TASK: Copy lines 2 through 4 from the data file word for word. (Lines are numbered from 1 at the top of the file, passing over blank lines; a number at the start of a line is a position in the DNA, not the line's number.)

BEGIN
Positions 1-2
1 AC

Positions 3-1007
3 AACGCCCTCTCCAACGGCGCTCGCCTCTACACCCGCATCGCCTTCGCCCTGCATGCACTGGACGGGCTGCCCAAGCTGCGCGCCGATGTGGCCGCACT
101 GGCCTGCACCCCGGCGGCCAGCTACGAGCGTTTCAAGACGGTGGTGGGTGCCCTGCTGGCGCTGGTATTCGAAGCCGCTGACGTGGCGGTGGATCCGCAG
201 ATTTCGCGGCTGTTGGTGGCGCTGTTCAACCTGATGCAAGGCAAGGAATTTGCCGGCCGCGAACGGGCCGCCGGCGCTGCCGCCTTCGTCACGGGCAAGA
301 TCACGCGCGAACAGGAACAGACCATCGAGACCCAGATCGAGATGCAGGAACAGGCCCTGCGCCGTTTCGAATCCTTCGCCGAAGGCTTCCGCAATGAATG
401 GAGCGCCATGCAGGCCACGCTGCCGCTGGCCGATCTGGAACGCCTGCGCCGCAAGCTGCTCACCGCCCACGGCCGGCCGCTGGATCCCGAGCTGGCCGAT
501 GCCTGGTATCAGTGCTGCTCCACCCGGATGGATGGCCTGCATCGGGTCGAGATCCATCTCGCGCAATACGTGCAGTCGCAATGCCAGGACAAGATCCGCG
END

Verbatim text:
1 AC

Positions 3-1007
3 AACGCCCTCTCCAACGGCGCTCGCCTCTACACCCGCATCGCCTTCGCCCTGCATGCACTGGACGGGCTGCCCAAGCTGCGCGCCGATGTGGCCGCACT